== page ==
Thunderhead, the second book in Shusterman’s Arc of a Scythe trilogy, is a gripping, exciting novel that sets the stage for major conflict in book 3, which I can’t wait to start. Book one introduced the reader to Shusterman’s futuristic world in which all evils seem to have been eradicated: illness, disease, war, crime, even death have been brought under control. In this world, people who meet unfortunate accidents or try to kill themselves can be revived. One is only truly dead when a scythe gleans them. Scythes are an elite corps of individuals specially chosen and trained to permanently eliminate people as a way to keep the earth’s population manageable. Scythes are feared and revered, and in book one, two teenagers — Cittra Terranova and Rowan Damisch — have been chosen to apprentice to Scythe Faraday, a man respected amongst his peers who is “old school” in his approach to his vocation. He trains his apprentices to glean responsibly and since they are reluctant to become scythes, he knows they will have the proper disposition to do the job. There is, however, a growing faction of “new school” scythes who take entirely too much enjoyment from killing; they delight in finding new ways to kill and in killing large numbers of people at a time. At the end of book 1, Cittra and Rowan, who have come to like and maybe even love each other, find themselves pitted against one another, pawns in this larger game amongst power hungry scythes. Cittra, now apprenticed to the Granddame of Death Scythe Curie, has become Scythe Anastasia while Rowan, apprenticed to Scythe Goddard — a ruthless, power hungry mass murderer — is a wanted man and on the run.
One of the important characters in Thunderhead is the Thunderhead itself. The Thunderhead is a god-like entity. It has no physical body but is the repository of all information, all knowledge and has control over all systems on earth. If someone is killed accidentally, it sends a revival team. It has “eyes and ears” everywhere, including in people’s homes, although they do have the option to turn off the Thunderhead’s access there if they choose. The Thunderhead provides much narration in this story. Its purpose is to take care of humanity and prevent it from succumbing to the worst of its impulses. People can directly access the Thunderhead and speak to it, receiving information and support from it. There are a couple of notable exceptions to this rule, however. “Unsavories,” that is, people who consistently break the rules and intentionally cause trouble, are cut off from direct communication with the Thunderhead. It can still see and hear them, but it no longer directly communicates with them. The other exception is the Scythes. There is a law that separates the Thunderhead and the Scythes. They never communicate with each other and the Thunderhead does not enter their homes or interfere with their work nor do scythes access the Thunderhead’s systems. The arrangement has worked well, but the Thunderhead can tell that something is brewing amongst the scythes, something dangerous for everyone, and the Thunderhead knows that Cittra/Anastasia is somehow key to saving everyone.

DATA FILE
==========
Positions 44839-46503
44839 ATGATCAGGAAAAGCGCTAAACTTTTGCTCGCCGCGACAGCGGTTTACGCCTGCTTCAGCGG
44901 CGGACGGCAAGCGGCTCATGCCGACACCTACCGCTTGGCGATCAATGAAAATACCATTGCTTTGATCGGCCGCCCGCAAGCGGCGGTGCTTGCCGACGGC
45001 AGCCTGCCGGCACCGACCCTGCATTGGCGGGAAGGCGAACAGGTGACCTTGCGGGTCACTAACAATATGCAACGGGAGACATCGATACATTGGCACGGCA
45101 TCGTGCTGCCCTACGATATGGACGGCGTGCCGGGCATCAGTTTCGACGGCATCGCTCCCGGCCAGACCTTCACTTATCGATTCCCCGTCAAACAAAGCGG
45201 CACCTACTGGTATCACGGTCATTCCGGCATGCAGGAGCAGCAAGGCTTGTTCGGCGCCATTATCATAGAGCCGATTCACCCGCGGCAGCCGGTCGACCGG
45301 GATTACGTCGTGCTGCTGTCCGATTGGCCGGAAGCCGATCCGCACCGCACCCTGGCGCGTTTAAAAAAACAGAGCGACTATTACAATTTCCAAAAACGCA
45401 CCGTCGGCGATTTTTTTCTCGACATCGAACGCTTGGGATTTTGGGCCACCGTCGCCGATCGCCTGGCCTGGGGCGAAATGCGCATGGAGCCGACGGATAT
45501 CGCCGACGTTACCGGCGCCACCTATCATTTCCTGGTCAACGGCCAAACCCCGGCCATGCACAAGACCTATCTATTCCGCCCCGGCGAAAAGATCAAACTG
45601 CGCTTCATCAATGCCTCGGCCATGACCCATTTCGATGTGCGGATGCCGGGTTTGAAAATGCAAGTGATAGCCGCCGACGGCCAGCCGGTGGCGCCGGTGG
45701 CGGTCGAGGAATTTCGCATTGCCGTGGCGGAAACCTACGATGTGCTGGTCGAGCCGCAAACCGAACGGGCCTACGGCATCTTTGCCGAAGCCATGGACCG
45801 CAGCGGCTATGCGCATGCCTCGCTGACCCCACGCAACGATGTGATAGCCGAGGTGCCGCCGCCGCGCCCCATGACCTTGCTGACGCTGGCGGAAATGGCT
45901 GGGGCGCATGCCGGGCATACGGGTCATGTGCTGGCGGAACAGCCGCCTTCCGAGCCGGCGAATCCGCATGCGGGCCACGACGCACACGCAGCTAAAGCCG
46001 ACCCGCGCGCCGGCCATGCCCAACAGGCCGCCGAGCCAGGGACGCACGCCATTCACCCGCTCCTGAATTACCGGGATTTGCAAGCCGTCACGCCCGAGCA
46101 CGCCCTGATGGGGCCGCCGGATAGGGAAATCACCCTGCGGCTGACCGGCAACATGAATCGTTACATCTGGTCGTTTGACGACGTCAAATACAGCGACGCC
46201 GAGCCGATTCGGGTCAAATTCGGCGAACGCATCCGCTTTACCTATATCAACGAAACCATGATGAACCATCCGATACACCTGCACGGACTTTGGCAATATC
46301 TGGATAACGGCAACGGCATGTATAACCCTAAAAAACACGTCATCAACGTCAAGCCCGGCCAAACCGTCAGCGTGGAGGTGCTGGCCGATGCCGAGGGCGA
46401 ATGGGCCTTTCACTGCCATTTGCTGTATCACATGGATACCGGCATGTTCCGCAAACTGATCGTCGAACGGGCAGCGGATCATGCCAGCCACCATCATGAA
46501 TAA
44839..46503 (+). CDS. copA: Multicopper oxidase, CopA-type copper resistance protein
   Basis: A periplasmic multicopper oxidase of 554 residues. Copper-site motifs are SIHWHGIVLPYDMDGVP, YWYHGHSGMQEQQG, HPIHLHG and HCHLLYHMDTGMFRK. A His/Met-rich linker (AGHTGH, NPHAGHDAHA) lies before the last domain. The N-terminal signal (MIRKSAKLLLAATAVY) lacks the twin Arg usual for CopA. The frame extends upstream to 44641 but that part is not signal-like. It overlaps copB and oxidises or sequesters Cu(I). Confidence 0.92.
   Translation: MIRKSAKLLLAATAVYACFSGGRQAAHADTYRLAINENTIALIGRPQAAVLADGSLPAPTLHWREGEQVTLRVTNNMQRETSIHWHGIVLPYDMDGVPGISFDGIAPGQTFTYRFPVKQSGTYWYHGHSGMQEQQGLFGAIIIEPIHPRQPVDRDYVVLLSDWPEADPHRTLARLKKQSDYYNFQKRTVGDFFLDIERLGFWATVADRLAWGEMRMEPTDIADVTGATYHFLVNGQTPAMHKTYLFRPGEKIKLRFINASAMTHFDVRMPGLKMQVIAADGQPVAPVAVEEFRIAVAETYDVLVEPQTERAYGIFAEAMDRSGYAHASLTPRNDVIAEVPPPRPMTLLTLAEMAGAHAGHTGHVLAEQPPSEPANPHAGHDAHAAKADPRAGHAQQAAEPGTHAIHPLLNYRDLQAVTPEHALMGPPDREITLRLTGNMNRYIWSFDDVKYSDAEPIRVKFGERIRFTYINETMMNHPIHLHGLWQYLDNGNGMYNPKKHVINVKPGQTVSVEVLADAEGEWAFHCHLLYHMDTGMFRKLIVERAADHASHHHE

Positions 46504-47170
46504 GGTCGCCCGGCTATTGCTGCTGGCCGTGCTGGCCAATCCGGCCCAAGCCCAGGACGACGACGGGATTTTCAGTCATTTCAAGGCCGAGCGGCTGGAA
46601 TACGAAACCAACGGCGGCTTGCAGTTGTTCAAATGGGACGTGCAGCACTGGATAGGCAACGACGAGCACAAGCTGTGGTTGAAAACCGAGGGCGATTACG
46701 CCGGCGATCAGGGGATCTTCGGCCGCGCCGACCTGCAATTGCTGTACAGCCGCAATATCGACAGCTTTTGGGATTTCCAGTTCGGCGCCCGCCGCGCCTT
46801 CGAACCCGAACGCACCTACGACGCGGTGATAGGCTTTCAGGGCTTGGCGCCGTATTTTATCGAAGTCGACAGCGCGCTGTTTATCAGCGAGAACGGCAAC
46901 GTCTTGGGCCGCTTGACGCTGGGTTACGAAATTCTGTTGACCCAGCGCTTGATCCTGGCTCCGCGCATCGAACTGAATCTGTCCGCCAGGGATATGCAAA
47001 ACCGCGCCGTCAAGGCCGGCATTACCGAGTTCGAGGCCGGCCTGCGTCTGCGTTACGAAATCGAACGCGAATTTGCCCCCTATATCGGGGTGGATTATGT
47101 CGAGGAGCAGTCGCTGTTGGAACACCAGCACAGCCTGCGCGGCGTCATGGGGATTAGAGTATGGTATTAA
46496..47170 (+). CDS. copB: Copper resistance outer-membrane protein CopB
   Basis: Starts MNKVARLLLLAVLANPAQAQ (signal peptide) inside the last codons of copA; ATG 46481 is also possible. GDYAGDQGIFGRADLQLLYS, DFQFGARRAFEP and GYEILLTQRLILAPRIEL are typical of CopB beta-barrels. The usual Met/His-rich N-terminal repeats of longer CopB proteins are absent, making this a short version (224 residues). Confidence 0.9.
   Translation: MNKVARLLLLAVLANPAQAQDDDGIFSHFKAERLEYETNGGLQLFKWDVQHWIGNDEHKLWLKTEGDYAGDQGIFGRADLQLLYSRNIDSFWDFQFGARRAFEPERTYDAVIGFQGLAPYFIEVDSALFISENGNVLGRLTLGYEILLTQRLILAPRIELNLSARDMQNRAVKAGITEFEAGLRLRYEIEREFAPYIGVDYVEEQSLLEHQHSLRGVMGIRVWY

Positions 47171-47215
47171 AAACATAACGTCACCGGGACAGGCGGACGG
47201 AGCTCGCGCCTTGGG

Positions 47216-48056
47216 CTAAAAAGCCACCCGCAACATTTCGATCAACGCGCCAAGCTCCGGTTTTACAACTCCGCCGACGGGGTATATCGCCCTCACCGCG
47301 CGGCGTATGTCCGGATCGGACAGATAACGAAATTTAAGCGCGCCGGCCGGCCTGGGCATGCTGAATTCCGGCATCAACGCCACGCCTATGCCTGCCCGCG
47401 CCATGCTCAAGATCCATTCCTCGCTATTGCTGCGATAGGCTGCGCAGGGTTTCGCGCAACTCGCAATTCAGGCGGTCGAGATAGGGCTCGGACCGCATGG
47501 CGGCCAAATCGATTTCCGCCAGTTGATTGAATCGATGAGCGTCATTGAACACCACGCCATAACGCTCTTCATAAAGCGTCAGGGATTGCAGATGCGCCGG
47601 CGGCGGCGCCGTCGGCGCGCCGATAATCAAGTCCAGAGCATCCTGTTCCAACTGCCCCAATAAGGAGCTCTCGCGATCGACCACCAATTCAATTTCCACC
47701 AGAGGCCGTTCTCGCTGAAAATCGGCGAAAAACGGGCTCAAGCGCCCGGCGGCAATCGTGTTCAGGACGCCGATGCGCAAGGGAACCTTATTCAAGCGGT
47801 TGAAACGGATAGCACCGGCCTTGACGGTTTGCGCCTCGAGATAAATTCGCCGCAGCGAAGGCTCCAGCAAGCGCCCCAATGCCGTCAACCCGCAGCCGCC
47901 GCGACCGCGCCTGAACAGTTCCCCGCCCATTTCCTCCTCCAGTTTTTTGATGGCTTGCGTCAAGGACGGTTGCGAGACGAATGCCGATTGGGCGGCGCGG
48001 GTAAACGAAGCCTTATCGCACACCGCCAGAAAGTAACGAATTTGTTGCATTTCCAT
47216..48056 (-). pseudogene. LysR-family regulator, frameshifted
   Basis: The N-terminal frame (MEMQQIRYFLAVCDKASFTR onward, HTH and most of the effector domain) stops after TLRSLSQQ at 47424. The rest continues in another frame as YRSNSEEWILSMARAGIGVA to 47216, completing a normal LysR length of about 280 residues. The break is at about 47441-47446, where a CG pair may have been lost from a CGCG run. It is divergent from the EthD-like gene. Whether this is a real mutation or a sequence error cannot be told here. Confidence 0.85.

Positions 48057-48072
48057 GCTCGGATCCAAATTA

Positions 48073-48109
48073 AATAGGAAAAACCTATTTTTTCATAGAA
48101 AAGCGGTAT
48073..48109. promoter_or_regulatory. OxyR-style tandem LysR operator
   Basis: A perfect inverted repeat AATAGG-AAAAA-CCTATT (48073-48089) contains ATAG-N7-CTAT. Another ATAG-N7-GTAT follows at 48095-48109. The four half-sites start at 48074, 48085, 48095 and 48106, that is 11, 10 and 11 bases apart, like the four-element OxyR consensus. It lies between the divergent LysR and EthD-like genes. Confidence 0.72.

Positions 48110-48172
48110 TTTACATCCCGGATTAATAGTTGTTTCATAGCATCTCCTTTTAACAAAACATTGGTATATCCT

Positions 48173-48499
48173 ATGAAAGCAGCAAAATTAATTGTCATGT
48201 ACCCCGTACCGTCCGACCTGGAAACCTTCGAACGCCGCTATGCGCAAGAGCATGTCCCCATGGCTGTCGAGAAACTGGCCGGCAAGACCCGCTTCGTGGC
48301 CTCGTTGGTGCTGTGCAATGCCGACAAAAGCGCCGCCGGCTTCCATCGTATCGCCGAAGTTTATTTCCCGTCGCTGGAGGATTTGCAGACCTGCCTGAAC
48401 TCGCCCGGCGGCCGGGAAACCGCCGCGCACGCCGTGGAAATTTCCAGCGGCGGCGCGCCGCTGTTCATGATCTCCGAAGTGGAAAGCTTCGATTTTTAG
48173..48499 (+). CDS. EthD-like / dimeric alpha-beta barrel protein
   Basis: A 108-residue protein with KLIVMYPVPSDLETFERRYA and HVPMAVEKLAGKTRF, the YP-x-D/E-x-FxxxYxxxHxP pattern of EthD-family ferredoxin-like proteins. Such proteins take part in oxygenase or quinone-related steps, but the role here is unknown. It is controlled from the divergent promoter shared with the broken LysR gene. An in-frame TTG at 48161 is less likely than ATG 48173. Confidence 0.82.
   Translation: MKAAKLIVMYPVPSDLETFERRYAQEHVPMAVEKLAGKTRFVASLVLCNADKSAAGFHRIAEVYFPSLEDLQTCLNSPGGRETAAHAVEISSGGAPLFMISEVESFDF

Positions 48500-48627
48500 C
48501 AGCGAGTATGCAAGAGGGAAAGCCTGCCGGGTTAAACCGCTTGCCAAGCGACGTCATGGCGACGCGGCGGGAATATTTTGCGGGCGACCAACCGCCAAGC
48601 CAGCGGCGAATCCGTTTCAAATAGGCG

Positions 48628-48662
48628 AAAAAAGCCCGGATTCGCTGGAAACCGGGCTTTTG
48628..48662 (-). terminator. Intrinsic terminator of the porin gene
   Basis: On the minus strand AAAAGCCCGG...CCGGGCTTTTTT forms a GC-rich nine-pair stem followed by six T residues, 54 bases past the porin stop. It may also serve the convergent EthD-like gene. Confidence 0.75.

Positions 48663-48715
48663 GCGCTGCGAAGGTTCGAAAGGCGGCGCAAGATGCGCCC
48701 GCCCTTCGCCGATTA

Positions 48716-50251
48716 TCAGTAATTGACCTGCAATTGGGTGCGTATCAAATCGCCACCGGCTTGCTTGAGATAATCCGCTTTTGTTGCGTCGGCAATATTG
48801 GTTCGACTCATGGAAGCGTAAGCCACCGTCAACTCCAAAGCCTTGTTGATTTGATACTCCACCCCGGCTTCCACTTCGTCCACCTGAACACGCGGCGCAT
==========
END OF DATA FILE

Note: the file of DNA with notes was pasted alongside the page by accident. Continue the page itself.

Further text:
In book 2, Rowan, despite not officially being a scythe, has gone rogue, wearing a scythe’s garb and the ring of his former master Goddard. His goal is to bring justice to the new order scythes who glean with abandon and to protect Anastasia, who has become a focal point for both sides in the growing rift amongst scythes. Rowan has been gleaning bad scythes, killing them in such a way that they cannot be revived. The Scythedom makes the arrest of “Lucifer,” Rowan’s chosen new name, a priority until a plot to murder Anastasia and Curie is uncovered. The Thunderhead is also aware of this plot and is trying to protect Anastasia and figure out who is behind it. Since the Thunderhead cannot communicate directly with Anastasia or Rowan, it makes use of an undercover agent — a young man named Greyson Tolliver, who is a fascinating addition to the cast of characters in this series. Greyson has spent much of his life rather isolated, his parents being mostly absentee and uninterested in their children’s lives. The Thunderhead has been a constant, reliable and comforting presence in Greyson’s life and Greyson wants nothing more than to serve the Thunderhead. The nature of his service, however, requires Greyson to become an “unsavory,” meaning that he will no longer have the comfort of contact with the Thunderhead, and he will have to start acting the part of “unsavory,” something that he initially balks at doing but begins to see the importance of later.
As I was reading this story, I was struck by the very biblical tones of the story and how well the author uses biblical imagery in the novel. Scythes seem divided between the “good” and the “fallen angels”; unsavories have sinned and fallen from grace and communion with “God”; Greyson, a young man of faith, is suffering a dark night of the soul, a crisis of faith; and the end of this novel involves an event that is just obviously biblical, in my opinion, and sets up another potentially biblical event for book 3. That event was horrifying to read but also incredibly exciting. This series has really strong writing and character development and I’m looking forward to reading how everything turns out.